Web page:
Their definition explain the delay more payment than it’s carrying in costs of inventory and unpaid bills seem to be closely related to the cash conversion ratio (CCC). Negative cash conversion ratio result in the company delay payment to supplier and use it to finance their working capital.
 

it’s all about the cash: An increase in a current liability like accounts payable results in an increase in operating cash flow, while an increase in a current asset like accounts receivable results in a decrease in operating cash flow. 

This sentence further talk about the cash flow of the business which link to the flow ratio which is also similar to the CCC because business with negative CCC usually have very strong cash flow.

Jieren Zheng answered 5 years ago

Ah, I see! Thank you so much! That explains it much better! (Man, I really suck at interpreting numbers ^^”)

Victor Chng answered 5 years ago

Hi Jieren,
 
No one is good at interpreting the numbers at the start, I am also once suck at it. The most important thing is to keep learning and gain experience from there. 
 
Keep up the good work. If you have anymore questions feel free to ask :)

Jieren Zheng answered 5 years ago

Thanks for the encouragement! :D Will do :)

Josh answered 5 years ago

Hey guys,
Net operating asset came to mind when I saw the Foolish Flow ratio. Seems to be a twist and name play but checking on the same thing, only varying in timeframe. NOA covers Current & Non-Current while FFR checks only on the current (1yr) condition of the company.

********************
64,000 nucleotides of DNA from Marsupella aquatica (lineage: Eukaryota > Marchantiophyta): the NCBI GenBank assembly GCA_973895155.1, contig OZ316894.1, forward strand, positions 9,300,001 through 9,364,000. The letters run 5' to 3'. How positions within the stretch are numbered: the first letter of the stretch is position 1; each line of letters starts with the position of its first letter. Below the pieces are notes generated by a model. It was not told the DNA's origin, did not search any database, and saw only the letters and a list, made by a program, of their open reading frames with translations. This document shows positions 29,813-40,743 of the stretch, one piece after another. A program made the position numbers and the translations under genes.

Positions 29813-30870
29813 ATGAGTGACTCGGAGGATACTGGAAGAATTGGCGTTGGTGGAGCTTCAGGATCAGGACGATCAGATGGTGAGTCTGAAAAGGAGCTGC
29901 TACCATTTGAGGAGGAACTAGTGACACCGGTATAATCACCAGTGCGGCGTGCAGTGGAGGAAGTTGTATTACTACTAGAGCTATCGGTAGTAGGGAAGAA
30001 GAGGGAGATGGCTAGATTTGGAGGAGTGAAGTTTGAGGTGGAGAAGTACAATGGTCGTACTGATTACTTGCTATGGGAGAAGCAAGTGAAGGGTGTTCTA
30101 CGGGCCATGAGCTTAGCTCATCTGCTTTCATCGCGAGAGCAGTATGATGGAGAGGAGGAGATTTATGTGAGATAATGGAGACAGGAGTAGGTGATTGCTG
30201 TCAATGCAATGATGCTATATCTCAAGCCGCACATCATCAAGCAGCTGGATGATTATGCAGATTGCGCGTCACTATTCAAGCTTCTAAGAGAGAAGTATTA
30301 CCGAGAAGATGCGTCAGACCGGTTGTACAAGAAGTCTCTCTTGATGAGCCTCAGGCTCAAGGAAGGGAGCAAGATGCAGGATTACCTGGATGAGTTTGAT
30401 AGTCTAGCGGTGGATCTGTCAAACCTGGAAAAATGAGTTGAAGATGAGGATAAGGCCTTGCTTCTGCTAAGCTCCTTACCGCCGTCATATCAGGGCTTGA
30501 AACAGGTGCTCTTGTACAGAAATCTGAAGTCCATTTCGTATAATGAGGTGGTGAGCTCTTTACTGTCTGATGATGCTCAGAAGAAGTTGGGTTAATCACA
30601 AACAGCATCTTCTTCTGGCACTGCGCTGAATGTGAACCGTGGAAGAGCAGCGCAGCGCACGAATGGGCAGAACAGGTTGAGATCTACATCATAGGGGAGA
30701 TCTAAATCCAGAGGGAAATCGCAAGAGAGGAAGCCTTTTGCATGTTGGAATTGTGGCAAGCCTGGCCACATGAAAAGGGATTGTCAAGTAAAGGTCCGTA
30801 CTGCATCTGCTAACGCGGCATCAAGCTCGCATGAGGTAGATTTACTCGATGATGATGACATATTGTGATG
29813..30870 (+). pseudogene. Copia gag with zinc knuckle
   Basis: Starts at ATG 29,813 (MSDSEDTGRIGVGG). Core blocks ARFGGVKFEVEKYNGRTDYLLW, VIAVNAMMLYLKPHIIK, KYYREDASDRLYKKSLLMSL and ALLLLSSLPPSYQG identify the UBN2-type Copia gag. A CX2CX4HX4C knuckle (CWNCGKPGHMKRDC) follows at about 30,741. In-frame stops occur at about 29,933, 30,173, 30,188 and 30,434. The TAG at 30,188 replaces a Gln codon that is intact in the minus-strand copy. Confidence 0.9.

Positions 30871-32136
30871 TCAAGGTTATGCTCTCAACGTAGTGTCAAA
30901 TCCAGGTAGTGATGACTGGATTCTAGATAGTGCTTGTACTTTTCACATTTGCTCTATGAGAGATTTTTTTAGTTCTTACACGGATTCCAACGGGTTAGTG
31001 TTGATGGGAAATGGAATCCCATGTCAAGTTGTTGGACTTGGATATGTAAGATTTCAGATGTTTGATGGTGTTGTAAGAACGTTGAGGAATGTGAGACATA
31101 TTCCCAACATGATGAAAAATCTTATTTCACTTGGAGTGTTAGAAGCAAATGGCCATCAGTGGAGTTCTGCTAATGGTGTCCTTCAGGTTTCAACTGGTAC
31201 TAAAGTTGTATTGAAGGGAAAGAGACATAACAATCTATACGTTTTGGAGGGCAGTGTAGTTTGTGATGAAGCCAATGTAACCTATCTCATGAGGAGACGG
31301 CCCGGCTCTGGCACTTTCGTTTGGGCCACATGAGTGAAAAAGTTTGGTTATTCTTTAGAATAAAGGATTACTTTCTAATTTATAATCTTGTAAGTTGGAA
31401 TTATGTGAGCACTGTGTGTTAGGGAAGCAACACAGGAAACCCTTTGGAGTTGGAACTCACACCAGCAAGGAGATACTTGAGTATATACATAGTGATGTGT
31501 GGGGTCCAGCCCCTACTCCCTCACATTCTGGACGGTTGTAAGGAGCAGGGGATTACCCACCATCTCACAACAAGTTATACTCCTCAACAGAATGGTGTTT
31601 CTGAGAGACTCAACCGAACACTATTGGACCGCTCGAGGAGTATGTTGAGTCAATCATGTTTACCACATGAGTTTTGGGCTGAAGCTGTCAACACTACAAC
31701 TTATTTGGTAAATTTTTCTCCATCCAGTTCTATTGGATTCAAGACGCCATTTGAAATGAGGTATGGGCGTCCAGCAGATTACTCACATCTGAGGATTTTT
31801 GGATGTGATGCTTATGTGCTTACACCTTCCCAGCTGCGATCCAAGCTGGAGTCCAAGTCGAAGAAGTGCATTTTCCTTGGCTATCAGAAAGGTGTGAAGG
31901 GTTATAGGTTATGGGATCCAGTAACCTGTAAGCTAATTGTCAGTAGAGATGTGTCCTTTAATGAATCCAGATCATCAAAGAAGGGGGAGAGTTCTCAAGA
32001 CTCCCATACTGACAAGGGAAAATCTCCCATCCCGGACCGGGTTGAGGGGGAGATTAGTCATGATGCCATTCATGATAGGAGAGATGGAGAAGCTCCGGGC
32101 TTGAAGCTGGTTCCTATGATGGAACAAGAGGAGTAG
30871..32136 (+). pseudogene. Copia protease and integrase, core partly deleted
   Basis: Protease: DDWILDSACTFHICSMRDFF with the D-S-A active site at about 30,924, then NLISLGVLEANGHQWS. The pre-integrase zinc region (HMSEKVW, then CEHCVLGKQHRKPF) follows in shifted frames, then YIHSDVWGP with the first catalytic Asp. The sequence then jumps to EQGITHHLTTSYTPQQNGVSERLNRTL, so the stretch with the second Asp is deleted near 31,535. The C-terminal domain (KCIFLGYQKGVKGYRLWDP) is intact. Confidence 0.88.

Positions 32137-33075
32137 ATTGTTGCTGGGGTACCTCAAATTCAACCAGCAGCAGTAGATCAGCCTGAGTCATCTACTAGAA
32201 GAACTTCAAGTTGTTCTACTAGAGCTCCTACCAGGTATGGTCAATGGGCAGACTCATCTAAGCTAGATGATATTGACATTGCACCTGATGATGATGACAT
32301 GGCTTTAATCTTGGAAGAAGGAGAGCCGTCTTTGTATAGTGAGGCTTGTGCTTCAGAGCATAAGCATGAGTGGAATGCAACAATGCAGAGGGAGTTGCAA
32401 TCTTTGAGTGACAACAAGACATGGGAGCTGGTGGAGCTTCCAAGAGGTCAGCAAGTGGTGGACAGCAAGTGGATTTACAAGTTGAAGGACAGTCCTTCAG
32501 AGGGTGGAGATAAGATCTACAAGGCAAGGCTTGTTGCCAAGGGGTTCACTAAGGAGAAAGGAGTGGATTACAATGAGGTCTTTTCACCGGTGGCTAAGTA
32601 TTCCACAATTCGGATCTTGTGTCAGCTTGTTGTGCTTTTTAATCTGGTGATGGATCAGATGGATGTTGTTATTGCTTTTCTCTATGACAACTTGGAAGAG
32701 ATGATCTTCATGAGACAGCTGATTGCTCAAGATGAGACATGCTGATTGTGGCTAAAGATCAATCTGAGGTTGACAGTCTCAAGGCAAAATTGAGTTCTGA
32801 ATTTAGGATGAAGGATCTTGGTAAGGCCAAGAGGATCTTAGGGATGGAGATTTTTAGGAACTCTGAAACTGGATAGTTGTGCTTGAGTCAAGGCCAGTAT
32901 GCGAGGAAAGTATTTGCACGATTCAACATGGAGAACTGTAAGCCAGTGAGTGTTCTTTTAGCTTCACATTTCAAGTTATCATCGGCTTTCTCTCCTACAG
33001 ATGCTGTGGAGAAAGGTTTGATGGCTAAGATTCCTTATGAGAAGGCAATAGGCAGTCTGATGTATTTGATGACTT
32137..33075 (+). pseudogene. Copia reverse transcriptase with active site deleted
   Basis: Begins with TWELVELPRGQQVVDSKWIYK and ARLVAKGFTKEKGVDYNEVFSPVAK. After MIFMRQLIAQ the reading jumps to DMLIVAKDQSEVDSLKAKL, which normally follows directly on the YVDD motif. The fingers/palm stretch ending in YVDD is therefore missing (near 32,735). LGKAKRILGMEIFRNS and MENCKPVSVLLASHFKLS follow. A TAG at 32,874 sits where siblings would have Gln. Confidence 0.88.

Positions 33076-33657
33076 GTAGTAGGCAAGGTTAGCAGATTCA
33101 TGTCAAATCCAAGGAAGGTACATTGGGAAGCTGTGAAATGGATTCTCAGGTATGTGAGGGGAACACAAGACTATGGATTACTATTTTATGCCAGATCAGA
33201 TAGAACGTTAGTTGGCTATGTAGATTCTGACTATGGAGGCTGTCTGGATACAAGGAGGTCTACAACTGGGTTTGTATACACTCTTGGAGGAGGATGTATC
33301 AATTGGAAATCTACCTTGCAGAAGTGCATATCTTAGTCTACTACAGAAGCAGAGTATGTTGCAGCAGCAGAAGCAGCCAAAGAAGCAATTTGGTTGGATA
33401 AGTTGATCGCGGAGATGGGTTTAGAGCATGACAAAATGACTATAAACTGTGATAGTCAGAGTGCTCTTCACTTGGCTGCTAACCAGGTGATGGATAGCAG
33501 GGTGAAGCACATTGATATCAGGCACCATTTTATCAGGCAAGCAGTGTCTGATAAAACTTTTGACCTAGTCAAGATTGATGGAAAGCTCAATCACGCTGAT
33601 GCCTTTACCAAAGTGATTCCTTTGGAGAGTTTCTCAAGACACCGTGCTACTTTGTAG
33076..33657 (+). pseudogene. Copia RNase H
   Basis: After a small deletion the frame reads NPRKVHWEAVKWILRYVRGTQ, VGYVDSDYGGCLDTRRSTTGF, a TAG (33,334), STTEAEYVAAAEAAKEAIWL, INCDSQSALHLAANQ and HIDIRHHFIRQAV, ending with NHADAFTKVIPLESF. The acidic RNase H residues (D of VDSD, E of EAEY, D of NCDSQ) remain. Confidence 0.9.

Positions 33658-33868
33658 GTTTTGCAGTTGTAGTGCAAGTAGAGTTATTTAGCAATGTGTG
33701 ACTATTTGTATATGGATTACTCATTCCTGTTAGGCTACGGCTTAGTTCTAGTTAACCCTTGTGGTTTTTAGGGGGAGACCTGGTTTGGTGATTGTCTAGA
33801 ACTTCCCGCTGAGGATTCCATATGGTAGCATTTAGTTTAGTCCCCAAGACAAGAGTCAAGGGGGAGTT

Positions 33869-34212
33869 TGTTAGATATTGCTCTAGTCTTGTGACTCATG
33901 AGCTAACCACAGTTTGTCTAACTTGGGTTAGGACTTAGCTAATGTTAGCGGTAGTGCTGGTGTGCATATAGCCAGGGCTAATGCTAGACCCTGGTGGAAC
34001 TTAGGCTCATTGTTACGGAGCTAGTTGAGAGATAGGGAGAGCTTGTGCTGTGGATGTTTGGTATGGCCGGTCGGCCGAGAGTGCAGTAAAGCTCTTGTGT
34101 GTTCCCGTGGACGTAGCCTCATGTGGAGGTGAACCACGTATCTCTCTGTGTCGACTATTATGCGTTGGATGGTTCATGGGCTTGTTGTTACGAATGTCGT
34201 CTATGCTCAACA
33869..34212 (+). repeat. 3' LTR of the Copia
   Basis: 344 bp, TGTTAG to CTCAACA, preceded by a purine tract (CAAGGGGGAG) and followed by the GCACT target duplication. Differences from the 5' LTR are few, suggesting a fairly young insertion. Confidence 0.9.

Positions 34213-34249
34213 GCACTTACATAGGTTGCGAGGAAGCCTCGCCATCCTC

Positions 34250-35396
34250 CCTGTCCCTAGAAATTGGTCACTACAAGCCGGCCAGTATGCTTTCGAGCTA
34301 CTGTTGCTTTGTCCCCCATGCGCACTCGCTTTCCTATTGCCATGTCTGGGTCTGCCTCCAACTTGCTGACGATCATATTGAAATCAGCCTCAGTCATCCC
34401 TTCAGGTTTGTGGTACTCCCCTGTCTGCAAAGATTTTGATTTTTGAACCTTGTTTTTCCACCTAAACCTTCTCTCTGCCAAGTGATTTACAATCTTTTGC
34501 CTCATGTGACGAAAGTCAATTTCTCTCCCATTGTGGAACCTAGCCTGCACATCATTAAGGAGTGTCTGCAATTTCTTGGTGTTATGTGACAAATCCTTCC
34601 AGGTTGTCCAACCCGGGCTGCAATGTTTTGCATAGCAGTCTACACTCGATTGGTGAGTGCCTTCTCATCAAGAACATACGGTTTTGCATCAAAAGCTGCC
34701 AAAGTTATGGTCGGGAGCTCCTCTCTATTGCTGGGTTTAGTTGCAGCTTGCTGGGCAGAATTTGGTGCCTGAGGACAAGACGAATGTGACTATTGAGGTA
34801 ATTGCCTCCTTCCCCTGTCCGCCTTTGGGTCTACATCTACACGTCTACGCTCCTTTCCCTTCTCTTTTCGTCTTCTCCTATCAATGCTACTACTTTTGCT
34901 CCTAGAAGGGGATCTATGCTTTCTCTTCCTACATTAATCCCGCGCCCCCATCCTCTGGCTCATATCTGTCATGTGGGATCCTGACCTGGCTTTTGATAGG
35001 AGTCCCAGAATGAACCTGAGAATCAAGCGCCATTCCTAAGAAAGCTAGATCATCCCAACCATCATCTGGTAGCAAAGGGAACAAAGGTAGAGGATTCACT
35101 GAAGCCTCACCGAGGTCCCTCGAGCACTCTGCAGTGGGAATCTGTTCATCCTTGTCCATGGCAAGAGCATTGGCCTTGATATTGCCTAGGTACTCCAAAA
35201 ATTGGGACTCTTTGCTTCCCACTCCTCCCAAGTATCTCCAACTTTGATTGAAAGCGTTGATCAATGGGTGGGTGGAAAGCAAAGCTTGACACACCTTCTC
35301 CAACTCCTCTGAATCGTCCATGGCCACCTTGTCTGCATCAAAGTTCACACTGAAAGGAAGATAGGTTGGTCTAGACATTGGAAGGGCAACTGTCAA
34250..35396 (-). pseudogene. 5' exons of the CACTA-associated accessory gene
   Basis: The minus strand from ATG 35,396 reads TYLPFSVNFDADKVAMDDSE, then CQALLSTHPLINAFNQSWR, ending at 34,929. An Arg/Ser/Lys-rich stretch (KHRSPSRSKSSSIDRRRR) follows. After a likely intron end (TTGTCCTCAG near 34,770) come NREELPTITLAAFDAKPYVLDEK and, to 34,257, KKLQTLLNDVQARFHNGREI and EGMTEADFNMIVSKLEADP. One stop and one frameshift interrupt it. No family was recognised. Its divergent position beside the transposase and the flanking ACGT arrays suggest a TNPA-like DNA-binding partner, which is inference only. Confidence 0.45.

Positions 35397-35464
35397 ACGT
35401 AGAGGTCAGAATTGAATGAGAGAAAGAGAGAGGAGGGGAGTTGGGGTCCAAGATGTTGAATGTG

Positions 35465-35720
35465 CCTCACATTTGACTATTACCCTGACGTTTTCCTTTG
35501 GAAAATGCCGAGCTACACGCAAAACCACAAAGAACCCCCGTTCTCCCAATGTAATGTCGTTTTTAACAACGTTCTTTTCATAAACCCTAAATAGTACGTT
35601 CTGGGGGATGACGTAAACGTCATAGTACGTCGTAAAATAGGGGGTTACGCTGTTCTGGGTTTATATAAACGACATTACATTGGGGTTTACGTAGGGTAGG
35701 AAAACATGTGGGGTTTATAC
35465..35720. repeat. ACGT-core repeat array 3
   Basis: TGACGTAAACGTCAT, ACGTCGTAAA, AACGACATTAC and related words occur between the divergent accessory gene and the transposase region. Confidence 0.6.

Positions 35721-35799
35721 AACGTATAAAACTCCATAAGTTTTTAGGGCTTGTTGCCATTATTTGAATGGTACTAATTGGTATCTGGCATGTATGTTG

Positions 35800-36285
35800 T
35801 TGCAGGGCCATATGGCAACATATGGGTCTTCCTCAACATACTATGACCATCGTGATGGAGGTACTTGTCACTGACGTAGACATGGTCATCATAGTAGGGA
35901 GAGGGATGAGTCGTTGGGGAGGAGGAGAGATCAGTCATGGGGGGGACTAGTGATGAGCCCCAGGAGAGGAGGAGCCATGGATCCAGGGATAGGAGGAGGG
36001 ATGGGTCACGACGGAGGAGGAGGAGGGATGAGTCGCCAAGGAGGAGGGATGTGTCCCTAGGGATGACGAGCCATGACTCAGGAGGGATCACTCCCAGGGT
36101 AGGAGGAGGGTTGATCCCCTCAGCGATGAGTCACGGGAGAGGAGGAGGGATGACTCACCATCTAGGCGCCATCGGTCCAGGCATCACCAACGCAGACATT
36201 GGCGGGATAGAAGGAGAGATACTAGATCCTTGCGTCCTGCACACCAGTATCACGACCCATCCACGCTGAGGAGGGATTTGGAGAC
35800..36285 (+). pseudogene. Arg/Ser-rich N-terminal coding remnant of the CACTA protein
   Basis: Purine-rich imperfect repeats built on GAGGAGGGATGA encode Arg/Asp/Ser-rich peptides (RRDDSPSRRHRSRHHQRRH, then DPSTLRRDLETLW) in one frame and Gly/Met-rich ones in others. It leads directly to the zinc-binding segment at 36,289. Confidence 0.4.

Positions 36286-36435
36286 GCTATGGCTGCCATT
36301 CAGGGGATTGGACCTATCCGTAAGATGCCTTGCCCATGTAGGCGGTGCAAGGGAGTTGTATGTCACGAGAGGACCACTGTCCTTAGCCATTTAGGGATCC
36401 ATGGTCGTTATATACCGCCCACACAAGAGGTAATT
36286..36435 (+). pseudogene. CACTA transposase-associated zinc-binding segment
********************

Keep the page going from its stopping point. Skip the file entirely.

“Net operating assets are those assets of a business directly related to its operations, minus all liabilities directly related to its operations.” The equation is:
Net Operating Asset = Operating assets – Operating liabilities
Where:

  • Operating assets = total assets – cash
  • Operating liabilities = total liabilities – total debt

“This relationship shows the income generated from operations, as a percentage of the net assets used to create that profit. Conversely, the measurement strips out all earnings related to financial activities, so that returns based on leverage are ignored. In short, the net operating assets concept is intended to reveal the relationship between core earnings and core net assets, ignoring all financial engineering”
https://en.wikipedia.org/wiki/Net_operating_assets
http://www.accountingtools.com/questions-and-answers/net-operating-assets-definition-and-usage.html
 
Reverse engineering the NOA, OA & OL:

  • Current Operating assets = Current assets – cash
  • Current Operating liabilities = Current liabilities – Current (aka S.T.) debt

And instead of using Operating assets to deduct Operating liabilities, Rex Moore made it into a ratio for quick analysis by arriving at the foolish flow ratio.
Flow Ratio = (Current assets – Cash) / (Current liabilities – Short-Term debt)
“Putting it all together The lower the Flowie, the better. A number of less than 1.25 is pretty good. Below 1.0 means that the business is able to delay more payments than it’s carrying in costs of inventory and unpaid bills.”
Rex Moore is quite amazing. Similar to current ratio but the key is removing financial leverage & non-working assets (cash).
Cheers,
Josh
 
 

Jieren Zheng replied 5 years ago

Now I’m confused @_@

Josh replied 5 years ago

Haha. =P

Like Victor mentioned, good to have but what we have learnt from the webinars is enough.

Jieren Zheng replied 5 years ago

Yea, I’ve skipped the ratio. Added stuff like FCF yield and earnings yield for myself though :)

Josh replied 5 years ago

Just to “poke the box” and relief my OCD.
Found another link which explains it better. Think the more proper name for the foolish flow would be the “operating working capital ratio”. http://xplaind.com/772531/net-operating-working-capital

Jieren Zheng replied 5 years ago

Thanks for the read :)